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How to add 2FA to our SSH connections with Google Authenticator

In this Teratip, we will learn how to configure the Google Authenticator PAM module to our SSH (Secure Shell) server connections to add an extra layer of security and protect our systems and data from unauthorized access.



The Google Authenticator PAM module is a software component that integrates with the Linux PAM framework to provide two-factor authentication using the Google Authenticator app. It enables users to generate time-based one-time passwords (TOTPs) on their phones, which serve as the second factor for authentication.

Two-factor authentication (2FA) is a security measure that requires users to provide two different factors to verify their identity. These factors can include something they know (like a password), something they have (like a mobile device), or something they are (like a fingerprint). Combining the two factors adds an extra layer of security, making it significantly harder for attackers to gain unauthorized access.

Even if an attacker manages to obtain or guess the password, they would still need the second factor to authenticate successfully. This helps protect against various types of attacks, such as password cracking or phishing and enhances overall security by requiring dual verification.

This is how it’s done:

Step #1: Install Google Authenticator app

The first step will be installing the Google Authenticator app in our smartphone. It’s available for Android and IOS.

Step #2: Install Google Authenticator PAM module

Secondly, we’ ll install the Google Authenticator PAM module.

On Debian/Ubuntu we can find this module in the repositories:

sudo apt install libpam-google-authenticator

Step #3: SSH server configuration

After the installation of the requirements, we need to configure the ssh server to use the new PAM module. We can do it easily by editing some of the configuration files.

  • On /etc/pam.d/sshd add the following line:

auth required

  • And on the /etc/ssh/sshd_config change the following option from ‘no’ to ‘yes’:

ChallengeResponseAuthentication yes

We need to restart the service to get the changes applied in our ssh server with:

sudo systemctl restart sshd.service

Finally, we just need to launch Google Authenticator command to start the configuration of the 2FA, this is by simply executing:


This will trigger a few configuration questions to answer and the first one will generate a QR code, a secret key, and recovery codes. You will need to scan the QR code with the Google Authenticator previously installed on your phone:

Do you want authentication tokens to be time-based (y/n) y


After scanning the QR code the TOTP will start appearing on the app like this:


Step #4: Answer context-specific questions

After this you have to answer the other questions based on your particular scenario:

Do you want me to update your "/home/facu/.google_authenticator" file? (y/n) y Do you want to disallow multiple uses of the same authentication token? This restricts you to one login about every 30s, but it increases your chances to notice or even prevent man-in-the-middle attacks (y/n) y By default, a new token is generated every 30 seconds by the mobile app. In order to compensate for possible time-skew between the client and the server, we allow an extra token before and after the current time. This allows for a time skew of up to 30 seconds between authentication server and client. If you experience problems with poor time synchronization, you can increase the window from its default size of 3 permitted codes (one previous code, the current code, the next code) to 17 permitted codes (the 8 previous codes, the current code, and the 8 next codes). This will permit for a time skew of up to 4 minutes between client and server. Do you want to do so? (y/n) n If the computer that you are logging into isn't hardened against brute-force login attempts, you can enable rate-limiting for the authentication module. By default, this limits attackers to no more than 3 login attempts every 30s. Do you want to enable rate-limiting? (y/n) y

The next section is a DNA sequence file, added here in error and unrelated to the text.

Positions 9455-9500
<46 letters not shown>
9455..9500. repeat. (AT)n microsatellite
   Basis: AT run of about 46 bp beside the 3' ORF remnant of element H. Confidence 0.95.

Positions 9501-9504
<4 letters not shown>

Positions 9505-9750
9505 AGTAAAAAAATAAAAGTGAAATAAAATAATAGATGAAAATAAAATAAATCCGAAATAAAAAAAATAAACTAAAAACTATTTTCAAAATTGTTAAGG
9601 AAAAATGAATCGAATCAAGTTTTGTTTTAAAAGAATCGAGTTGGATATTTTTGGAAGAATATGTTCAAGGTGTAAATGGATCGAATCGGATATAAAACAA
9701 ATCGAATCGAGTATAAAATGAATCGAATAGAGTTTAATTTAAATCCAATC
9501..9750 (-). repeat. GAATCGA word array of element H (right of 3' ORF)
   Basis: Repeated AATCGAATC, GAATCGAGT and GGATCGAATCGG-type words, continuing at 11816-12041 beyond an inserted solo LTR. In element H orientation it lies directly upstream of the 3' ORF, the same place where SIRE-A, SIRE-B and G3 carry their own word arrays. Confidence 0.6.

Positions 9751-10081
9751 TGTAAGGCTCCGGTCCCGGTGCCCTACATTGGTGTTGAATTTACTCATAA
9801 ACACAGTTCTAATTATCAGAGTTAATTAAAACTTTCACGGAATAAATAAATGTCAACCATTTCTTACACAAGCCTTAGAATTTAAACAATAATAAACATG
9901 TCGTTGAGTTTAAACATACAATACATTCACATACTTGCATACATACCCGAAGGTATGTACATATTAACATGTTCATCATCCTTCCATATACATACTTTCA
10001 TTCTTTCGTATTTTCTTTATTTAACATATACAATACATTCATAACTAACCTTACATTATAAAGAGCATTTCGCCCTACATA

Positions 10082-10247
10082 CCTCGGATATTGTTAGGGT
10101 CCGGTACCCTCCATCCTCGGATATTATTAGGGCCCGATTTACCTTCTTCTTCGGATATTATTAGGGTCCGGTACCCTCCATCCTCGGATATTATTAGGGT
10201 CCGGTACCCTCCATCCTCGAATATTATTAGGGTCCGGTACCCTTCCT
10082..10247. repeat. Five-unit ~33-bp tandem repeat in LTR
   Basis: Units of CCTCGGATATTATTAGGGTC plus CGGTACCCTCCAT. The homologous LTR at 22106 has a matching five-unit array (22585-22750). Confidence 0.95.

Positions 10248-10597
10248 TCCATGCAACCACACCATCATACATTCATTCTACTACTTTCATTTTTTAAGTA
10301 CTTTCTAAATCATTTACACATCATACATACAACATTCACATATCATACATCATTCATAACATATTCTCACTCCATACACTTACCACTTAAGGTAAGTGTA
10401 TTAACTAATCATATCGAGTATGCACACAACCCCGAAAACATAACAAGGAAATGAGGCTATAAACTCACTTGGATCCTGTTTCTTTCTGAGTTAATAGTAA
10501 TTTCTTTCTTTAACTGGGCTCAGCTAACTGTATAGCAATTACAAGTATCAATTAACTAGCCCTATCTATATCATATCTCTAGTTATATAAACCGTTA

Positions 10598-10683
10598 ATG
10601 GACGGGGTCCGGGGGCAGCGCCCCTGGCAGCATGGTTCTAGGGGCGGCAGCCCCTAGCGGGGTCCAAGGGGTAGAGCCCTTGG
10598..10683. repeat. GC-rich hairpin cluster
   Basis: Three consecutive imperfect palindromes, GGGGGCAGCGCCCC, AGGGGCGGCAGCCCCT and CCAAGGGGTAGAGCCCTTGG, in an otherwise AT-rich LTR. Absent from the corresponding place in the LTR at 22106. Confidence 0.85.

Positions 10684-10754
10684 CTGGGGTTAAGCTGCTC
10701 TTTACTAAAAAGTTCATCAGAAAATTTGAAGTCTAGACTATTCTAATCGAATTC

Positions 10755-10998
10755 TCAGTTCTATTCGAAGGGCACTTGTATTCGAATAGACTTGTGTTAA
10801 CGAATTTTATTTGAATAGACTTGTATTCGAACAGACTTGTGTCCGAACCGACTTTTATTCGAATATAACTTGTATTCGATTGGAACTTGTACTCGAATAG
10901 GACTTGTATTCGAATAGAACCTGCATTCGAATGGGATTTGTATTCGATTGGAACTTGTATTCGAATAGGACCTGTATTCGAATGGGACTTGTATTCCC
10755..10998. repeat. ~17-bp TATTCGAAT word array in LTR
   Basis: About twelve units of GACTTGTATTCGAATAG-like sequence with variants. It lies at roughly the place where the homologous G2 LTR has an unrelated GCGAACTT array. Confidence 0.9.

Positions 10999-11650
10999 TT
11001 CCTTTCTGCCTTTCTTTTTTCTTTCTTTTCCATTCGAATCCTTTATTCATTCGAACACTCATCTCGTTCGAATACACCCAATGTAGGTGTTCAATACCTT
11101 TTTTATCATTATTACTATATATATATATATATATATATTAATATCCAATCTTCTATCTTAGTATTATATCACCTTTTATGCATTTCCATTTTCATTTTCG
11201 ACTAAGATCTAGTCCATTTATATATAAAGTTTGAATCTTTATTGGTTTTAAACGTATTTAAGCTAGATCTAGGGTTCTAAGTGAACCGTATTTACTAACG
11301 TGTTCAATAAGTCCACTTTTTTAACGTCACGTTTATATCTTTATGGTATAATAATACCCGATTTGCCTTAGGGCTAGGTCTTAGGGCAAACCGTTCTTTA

And that's it, with these simple steps we have 2FA configured on the SSH server, and the TOPT will be required apart from your password next time you try to connect:

ssh facu@ Password: Verification code:

With this Teratip we have shown how easy it is to implement 2FA and increase security towards our SSH servers without much effort.

Final thoughts

Incorporating an extra layer of security through 2FA with Google Authenticator into your SSH access is a pivotal step towards fortifying your cloud infrastructure. By following the systematic guide outlined in this blog post, you've empowered yourself to safeguard sensitive data and resources from unauthorized access. With enhanced authentication in place, you're well-equipped to confidently navigate the digital landscape, knowing that your cloud resources remain shielded from potential threats.


Facundo Montero

Cloud Engineer


If you want to know more about Security, we suggest going check Prevent (and save money in the process) Security Hub findings related to old ECR images scanned


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